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Tinashe Mushakavanhu Comments on the State of Zimbabwean Literature

State of the NationThe Zimbabwean literary culture has been in a “protracted childhood” says Tinashe Mushakavanhu, editor of State of the Nation: Contemporary Zimbabwean Poetry. In an interview with Stanely Mushava of the Zimbabwean Herald, Mushakavanhu comments on the “relatively small” Zimbabwean literary scene that “can be very claustrophobic”. However, he says that “a new Zimbabwean literature is also emerging”, which he describes as breaking with the previous phase.

Asked who the most exciting Zimbabwean writers are at the moment, Mushakavanhu mentions NoViolet Bulawayo, Brian Chikwava, Ian Holding, Petina Gappah, Andrea Eames, Tendai Huchu, and Novuyo Rosa Tshuma.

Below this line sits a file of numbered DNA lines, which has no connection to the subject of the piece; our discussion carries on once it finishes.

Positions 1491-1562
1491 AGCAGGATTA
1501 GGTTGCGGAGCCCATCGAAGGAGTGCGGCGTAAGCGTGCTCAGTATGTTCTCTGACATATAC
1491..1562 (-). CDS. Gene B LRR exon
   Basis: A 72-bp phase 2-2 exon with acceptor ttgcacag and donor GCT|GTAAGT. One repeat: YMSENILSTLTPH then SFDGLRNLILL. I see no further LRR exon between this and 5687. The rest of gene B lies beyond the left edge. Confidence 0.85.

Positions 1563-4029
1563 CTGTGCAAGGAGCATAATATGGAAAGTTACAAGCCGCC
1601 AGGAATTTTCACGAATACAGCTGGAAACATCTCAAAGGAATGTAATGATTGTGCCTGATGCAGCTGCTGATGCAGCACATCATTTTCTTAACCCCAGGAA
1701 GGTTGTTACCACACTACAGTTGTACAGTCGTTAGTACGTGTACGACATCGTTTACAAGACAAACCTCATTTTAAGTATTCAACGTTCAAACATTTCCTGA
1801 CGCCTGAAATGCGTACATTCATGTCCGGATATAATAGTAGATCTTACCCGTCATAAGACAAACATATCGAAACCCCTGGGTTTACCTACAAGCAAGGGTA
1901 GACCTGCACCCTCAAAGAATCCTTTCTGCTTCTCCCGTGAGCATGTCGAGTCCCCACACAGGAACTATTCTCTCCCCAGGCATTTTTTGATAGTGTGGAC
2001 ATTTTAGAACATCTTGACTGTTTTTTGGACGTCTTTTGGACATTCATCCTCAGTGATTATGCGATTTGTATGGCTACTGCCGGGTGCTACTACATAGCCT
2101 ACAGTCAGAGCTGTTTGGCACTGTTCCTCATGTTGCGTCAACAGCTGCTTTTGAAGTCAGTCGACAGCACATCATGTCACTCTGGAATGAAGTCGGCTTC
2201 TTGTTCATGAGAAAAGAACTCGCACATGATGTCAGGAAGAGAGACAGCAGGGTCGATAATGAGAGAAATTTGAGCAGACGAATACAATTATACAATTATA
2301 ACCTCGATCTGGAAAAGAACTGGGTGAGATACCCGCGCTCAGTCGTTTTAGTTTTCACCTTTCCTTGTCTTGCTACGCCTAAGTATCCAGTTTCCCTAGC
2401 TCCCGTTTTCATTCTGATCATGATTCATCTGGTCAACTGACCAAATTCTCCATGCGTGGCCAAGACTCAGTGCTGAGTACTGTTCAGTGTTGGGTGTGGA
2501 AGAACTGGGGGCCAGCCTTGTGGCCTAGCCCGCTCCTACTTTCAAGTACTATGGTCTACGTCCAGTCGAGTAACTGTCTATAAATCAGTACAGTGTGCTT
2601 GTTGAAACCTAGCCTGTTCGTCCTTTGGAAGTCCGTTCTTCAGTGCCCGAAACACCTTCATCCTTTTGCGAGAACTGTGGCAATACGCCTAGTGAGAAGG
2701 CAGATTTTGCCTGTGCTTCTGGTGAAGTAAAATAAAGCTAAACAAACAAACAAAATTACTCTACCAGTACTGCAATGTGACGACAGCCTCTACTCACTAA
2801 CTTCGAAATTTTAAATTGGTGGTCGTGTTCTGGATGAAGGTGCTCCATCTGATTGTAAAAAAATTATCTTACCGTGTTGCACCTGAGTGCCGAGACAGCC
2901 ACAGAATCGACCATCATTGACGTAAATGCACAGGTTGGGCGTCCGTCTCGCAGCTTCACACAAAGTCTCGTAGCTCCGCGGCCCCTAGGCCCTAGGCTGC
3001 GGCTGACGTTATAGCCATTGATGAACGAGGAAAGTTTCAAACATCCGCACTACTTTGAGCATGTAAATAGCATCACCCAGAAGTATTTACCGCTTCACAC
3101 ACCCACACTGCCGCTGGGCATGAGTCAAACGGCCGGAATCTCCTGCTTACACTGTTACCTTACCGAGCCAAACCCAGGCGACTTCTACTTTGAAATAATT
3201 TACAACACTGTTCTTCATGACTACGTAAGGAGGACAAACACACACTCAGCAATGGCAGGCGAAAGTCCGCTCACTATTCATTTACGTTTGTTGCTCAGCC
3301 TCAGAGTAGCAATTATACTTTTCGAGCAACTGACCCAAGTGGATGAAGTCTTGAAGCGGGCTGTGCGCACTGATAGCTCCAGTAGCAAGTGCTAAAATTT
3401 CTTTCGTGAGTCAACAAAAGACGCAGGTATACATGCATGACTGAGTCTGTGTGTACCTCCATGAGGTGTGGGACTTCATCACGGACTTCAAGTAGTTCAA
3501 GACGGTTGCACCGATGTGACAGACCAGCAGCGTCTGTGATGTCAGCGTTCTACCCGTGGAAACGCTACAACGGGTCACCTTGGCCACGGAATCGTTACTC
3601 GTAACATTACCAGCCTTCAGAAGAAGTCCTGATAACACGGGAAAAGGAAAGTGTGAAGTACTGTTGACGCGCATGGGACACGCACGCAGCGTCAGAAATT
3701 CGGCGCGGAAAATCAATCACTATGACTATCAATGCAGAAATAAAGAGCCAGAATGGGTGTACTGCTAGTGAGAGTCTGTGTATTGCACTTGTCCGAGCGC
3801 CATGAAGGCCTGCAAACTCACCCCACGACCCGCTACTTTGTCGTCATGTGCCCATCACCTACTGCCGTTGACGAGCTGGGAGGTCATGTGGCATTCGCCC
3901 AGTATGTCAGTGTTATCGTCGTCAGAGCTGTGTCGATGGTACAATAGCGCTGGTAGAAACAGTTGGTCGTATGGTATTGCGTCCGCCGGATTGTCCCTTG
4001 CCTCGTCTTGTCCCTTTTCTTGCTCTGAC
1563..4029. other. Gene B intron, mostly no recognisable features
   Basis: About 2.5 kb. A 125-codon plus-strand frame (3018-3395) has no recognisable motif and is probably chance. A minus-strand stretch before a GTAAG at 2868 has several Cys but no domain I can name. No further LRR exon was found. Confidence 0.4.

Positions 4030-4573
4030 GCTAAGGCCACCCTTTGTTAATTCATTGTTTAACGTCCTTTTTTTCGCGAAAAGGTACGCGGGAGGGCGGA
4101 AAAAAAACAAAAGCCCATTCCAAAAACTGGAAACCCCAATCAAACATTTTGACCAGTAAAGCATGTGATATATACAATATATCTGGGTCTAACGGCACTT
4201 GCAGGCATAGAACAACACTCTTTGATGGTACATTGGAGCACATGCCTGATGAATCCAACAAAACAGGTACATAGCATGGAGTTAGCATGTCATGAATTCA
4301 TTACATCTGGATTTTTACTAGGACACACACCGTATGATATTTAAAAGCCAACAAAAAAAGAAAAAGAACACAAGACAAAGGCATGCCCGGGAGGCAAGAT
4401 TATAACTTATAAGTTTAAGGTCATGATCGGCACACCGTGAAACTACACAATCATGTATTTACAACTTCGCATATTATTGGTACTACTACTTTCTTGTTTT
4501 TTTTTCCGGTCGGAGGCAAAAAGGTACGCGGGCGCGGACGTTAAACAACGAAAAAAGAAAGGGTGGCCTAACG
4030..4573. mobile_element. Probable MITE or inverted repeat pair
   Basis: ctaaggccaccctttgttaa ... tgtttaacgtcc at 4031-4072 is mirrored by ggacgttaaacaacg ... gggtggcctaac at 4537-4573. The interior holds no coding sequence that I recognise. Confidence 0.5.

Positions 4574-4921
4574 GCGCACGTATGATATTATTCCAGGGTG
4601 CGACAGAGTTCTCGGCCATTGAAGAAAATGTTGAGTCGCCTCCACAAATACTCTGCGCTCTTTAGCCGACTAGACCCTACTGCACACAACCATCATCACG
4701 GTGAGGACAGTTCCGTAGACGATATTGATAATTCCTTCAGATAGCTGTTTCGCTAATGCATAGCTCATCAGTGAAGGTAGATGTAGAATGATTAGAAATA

We Need New NamesHarare NorthOf Beast and BeingsAn Elegy for EasterlyThe White ShadowThe Hairdresser of HarareShadows

Mushakavanhu also addresses the debate about what constitutes “African” writing and whether some African writers are pandering to Western ideas of the “Dark Continent”. He says that the problem lies in the fact that the editing, publishing and consumption of African literature takes place outside the continent. The Western market, Mushakavanhu says, is “desperately looking for authentic, contemporary representations of life in Joseph Conrad’s ‘heart of darkness’” and “the younger generation of ‘expatriate’ writers from Africa” have been all too eager to oblige.

What’s your view on the debate about whether African writers are recycling stereotypes on the continent from global media institutions?

The problem lies in the fact that African literature is being produced more as a commodity than as a value. The production (editorial, publishing) and consumption (marketing) of African literature is largely in the hands of outsiders.

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Image courtesy The Guardian


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